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    Product Beat: ActiveWords and Better Looking Linux
    This week there are lots of product announcements worthy of note, but I'm compelled to start with a utility for Windows called ActiveWords that deserves attention and praise.

    ActiveWords
    Published Oct. 11, 2002, Scot’s Newsletter. Revised February 6, 2003.

    Not five minutes after I installed ActiveWords I was completely bowled over by it. I also knew I was never going to uninstall it. Like so many of the best ideas, ActiveWords is slap-your-forehead obvious once you see it at work. The Windows utility literally builds keyboard shortcuts for everything you do on your PC. Use it for a week, and you'll have created your own customized user interface that works anywhere in Windows and all your programs as rapidly as you can type a short "active" word and press the F8 key.

    It takes very little time to install, and I quickly configured ActiveWords to launch a new instance of Internet Explorer whenever I type "ie" followed by the F8 key (the activation key, which is user selectable). You start with basic commands, like name (inserts your name), write (opens your word processor), and close (closes the active window). You can assign any word to actions such as launching a program, typing a URL, opening a document, inserting boilerplate text, sending an email to a specific someone, opening a specific Windows folder. Plus you can build your own customized actions from ActiveWord's built-in advanced command set.

    The first aspect of this product that I instantly knew that would get heavy use on my desktop is the ability to launch specific websites with a couple of keystrokes. I already have an extensive list of commonly visited Web destinations mounted on Internet Explorer's Links bar. To save space, each has a two- or three-letter abbreviation, such as sfn (Scot’s Newsletter), tw (TechWeb.com), kb (Microsoft Knowledgebase), and goo (Google). With ActiveWords, I can create scores of website shortcuts. You don't have to have an IE window open; just type "goo F8," for example, and you're at Google.

    So how does this thing work? ActiveWords configures itself to monitor the entire stream of input coming from your keyboard. It can also insert text into any program that accepts text as an input. It reminds me of voice-control user interfaces, but instead of voice being the input, typed text is. There's an automatic active-word-creation routine (in ActiveWords Plus) that is triggered by repetitively typed events. The application is well thought through.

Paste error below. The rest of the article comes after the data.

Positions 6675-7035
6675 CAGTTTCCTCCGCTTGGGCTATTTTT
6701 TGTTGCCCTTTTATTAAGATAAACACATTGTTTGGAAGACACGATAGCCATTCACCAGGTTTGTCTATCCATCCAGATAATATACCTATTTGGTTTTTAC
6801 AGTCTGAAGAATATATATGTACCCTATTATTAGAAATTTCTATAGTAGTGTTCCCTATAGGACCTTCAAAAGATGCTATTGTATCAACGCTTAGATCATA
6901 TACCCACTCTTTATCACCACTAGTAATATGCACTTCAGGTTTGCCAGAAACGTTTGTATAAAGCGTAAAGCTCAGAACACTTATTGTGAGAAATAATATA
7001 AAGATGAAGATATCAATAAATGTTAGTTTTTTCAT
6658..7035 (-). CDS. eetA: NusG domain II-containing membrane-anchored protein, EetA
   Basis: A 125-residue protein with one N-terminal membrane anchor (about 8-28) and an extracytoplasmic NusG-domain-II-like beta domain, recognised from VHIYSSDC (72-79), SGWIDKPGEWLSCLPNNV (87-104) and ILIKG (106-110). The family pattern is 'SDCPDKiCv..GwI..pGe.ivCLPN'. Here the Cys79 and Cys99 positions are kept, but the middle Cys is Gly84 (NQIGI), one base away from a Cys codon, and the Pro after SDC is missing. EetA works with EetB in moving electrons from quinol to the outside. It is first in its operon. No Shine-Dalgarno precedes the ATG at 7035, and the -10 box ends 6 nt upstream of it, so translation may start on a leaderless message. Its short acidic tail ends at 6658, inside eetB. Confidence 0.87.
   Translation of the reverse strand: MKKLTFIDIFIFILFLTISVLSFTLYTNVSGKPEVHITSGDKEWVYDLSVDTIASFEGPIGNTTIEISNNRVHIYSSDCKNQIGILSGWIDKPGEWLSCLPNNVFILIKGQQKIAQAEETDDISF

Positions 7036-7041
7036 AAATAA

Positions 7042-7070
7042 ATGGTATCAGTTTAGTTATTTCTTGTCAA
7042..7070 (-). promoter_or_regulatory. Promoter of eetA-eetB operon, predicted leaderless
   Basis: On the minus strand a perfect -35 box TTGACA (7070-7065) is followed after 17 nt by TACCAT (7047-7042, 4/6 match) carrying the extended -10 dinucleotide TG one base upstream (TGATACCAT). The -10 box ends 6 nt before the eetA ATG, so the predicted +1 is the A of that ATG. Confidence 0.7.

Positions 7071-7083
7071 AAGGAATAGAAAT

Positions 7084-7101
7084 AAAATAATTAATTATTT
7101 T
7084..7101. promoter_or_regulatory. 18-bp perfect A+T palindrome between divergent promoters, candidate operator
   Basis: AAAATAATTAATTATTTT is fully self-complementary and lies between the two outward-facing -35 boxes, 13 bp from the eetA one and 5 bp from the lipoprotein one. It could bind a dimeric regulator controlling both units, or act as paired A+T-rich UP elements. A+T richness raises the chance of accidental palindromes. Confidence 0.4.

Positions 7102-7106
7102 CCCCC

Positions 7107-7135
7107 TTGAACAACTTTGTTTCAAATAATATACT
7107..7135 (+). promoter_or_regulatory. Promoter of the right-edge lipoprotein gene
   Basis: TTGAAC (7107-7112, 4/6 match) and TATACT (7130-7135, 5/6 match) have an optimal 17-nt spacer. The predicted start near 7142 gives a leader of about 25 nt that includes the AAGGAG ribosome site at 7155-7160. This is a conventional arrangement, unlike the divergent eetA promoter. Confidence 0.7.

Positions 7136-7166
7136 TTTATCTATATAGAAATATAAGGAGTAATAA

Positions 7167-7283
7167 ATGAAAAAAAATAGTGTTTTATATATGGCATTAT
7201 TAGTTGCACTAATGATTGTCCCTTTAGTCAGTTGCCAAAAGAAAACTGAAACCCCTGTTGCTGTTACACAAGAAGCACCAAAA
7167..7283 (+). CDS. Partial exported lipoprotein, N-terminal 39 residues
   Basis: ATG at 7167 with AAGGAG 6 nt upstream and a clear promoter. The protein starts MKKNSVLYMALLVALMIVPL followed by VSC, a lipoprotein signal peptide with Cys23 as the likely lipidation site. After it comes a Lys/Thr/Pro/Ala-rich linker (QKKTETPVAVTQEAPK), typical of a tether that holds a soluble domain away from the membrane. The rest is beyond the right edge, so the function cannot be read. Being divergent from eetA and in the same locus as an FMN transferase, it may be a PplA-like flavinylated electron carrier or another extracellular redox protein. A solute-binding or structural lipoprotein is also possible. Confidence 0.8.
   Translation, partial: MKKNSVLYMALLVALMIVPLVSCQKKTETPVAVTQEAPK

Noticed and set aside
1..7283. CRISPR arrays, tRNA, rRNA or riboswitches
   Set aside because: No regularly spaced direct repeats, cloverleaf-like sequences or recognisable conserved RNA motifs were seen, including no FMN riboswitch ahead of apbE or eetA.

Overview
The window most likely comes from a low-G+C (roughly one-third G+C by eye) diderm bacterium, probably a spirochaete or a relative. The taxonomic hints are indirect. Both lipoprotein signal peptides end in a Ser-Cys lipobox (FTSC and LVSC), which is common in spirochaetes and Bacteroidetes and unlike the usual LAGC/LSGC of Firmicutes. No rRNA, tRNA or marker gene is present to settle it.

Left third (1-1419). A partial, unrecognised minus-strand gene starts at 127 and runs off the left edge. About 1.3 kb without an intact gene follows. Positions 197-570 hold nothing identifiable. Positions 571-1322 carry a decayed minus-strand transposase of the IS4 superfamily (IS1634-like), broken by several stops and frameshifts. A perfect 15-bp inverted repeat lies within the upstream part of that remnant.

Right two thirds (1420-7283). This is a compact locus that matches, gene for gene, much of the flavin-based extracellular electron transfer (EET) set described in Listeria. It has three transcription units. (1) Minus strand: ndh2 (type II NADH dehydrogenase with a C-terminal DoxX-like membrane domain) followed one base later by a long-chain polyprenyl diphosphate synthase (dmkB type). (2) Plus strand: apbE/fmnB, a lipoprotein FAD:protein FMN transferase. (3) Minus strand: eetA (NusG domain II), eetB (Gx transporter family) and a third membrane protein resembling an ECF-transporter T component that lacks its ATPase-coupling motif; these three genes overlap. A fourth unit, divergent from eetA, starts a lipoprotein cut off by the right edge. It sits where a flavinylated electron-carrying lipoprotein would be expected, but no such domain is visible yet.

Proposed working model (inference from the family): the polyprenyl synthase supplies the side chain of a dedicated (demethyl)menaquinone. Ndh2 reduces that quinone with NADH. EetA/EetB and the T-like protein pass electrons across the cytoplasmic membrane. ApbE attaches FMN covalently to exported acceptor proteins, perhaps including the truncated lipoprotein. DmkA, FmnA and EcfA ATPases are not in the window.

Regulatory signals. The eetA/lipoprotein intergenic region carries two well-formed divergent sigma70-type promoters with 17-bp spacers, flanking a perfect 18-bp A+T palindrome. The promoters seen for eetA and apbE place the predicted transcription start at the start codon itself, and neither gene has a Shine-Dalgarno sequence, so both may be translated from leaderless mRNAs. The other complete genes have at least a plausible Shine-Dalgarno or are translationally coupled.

The only real barrier to entry with ActiveWords is that, to fully appreciate it, you should be a touch typist. Once over that hurdle, computer novices and experts alike will adore it. It's been at least a couple of years since I've seen a Windows program that is not only as fresh as this one, but which has a huge potential to transform the way people work with their PCs. While Microsoft has been monkeying around with the social interface and .Net, ActiveWord Systems has delivered what amounts to a graphically independent text-association interface that works the way many people think. It's a little ingenious.

    ActiveWords Plus costs $29.95 [per year], but it's available in a 60-day trial version. Don't even try this one if you have no hope of coming up with the 30 bucks after 60 days. It's that good.

    Better Looking Linux
    Three recent Linux desktop products are striving to improve Linux's user interface, which sorely needs improvement. Red Hat 8.0's new Bluecurve desktop and interface is the most recent introduction. Lindows 2.0, which also improves Linux's usability (but still doesn't appear to offer some of the vaunted Windows application support features the company first promised) is out there now, if you want to pay $99 to be a beta tester (something I refuse to do).

    Then there's something really interesting, Xpde. This website was forwarded me by an SFNL reader whose name I've misplaced, or otherwise I'd give him credit for it. Xpde is Windows XP-lookalike user shell for Linux. See several screenshots of Xpde.

    I wrote about this subject on TechWeb. Please check that out. You'll find more background there, including links to all the new Linux desktops.

    OpenOffice 1.0
    A while back I promised to review Sun's StarOffice business application suite, and I'm still trying to find time to do just that. But if you were interested in that, you should be just as interested in OpenOffice 1.0 for Windows, Linux, and the Mac (in beta). The first complete version debuted quite recently, it's available free for download (50.5MB) or you can order it on CD. OpenOffice is based on the same codebase as StarOffice; it's forked and being further developed in an open-source environment.

    Does your company have a new computer product of interest to this newsletter's readers? Submit it to Product Beat.

    Back to the Top


    Windows XP SP1 Issues, Part II
    It troubles me quite a bit that I'm getting a lot less information from Microsoft about ongoing Windows XP SP1 woes than has been usual in the past. But I've been through enough of these upgrade snafus to know some things right off the bat.

    First, I got quite a few messages from SFNL readers saying, effectively, "What problems with SP1 are you talking about? It works fine!" A lot of people, including me, had no problems at all with SP1. What's more, a trickle of people have reported that the installation of SP1 solved an annoying device driver or software issue they were having. For example, Michael Squire reports that a problem with ZoneAlarm 2.1.395, wherein ZoneAlarm automatically launches his dial-up Internet connection (a known problem with this version of the program) disappeared after he installed SP1. Others wrote to tell me that pre-existing problems with video or audio subsystems vanished after SP1 was installed.